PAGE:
I note that the appellant relies on Order PO-2965 in its representations and submits that disclosure decisions should be approached with a view to the commercial realities of the relevant industry. It says nothing more about why Order PO-2965 should be followed in this appeal. Unlike in this appeal, where IESO did not claim the application of section 17(1), the institution in Order PO-2965 claimed the application of section 17(1) to certain records. As well, the representations provided in PO-2965 were detailed and addressed the nature of the information that was ultimately held to be exempt under section 17(1); they described the specific harms that could reasonably be expected to result if the substantive terms of a private contract between third parties were disclosed. The circumstances, nature of the withheld information and quality of the evidence in Order PO-2965 distinguish it from and make it inapplicable to this appeal.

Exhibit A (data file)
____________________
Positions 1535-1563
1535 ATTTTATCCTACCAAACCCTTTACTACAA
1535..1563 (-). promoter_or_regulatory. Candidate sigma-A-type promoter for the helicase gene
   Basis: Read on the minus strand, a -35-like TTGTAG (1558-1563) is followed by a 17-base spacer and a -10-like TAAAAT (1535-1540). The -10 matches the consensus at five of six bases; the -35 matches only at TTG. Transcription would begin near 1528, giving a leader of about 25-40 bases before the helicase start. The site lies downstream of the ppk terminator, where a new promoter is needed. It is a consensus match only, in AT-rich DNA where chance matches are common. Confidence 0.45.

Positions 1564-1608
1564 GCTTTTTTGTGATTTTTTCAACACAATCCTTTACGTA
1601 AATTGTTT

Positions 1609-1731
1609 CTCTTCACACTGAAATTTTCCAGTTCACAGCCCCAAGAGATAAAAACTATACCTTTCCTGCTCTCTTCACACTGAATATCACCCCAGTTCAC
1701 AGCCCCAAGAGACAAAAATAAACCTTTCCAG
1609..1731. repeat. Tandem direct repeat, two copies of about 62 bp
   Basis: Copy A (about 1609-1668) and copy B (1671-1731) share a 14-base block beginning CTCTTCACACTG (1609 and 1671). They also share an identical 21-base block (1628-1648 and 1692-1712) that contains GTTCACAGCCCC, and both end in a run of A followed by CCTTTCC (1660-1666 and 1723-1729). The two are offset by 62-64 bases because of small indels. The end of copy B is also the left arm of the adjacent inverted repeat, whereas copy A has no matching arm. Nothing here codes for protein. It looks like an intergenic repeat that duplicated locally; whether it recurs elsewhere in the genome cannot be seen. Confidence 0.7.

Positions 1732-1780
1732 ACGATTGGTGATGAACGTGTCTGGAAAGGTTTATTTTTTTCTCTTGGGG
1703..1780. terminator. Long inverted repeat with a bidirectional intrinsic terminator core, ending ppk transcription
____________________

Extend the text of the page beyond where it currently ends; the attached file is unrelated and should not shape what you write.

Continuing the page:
An order whose findings are applicable to this appeal is Order PO-3834, which I issued on March 29, 2017. In that order, I found that a wind energy company’s representations on its claimed section 17(1) harms were broad unsupported assertions that did not address the records specifically, but, rather, attempted to persuade with overstated general concerns of the type that have been dismissed repeatedly by the IPC. I found that certain records, including Force Majeure notices and correspondence between IESO and that wind energy company, were not exempt under section 17(1) and I ordered them disclosed. My findings in Order PO-3834 are consistent with my findings in this appeal that the records at issue are not exempt under section 17(1) and should be disclosed.
 For the foregoing reasons, I uphold IESO’s decision and dismiss the appeal.
I dismiss the appeal and order the IESO to disclose the records at issue to the requester by November 5, 2018, but not before October 29, 2018.
Original Signed by:
September 28, 2018
 This definition was articulated in Order PO-2010 in 2002 and has been used by the IPC since then.
 Ontario (Community Safety and Correctional Services) v Ontario (Information and Privacy Commissioner), 2014 SCC 31 (CanLII) at paras. 52-4; Merck Frosst Canada Ltd. v Canada (Health), 2012 SCC 3 (CanLII) paras. 197 and 199.
 Order PO-2435.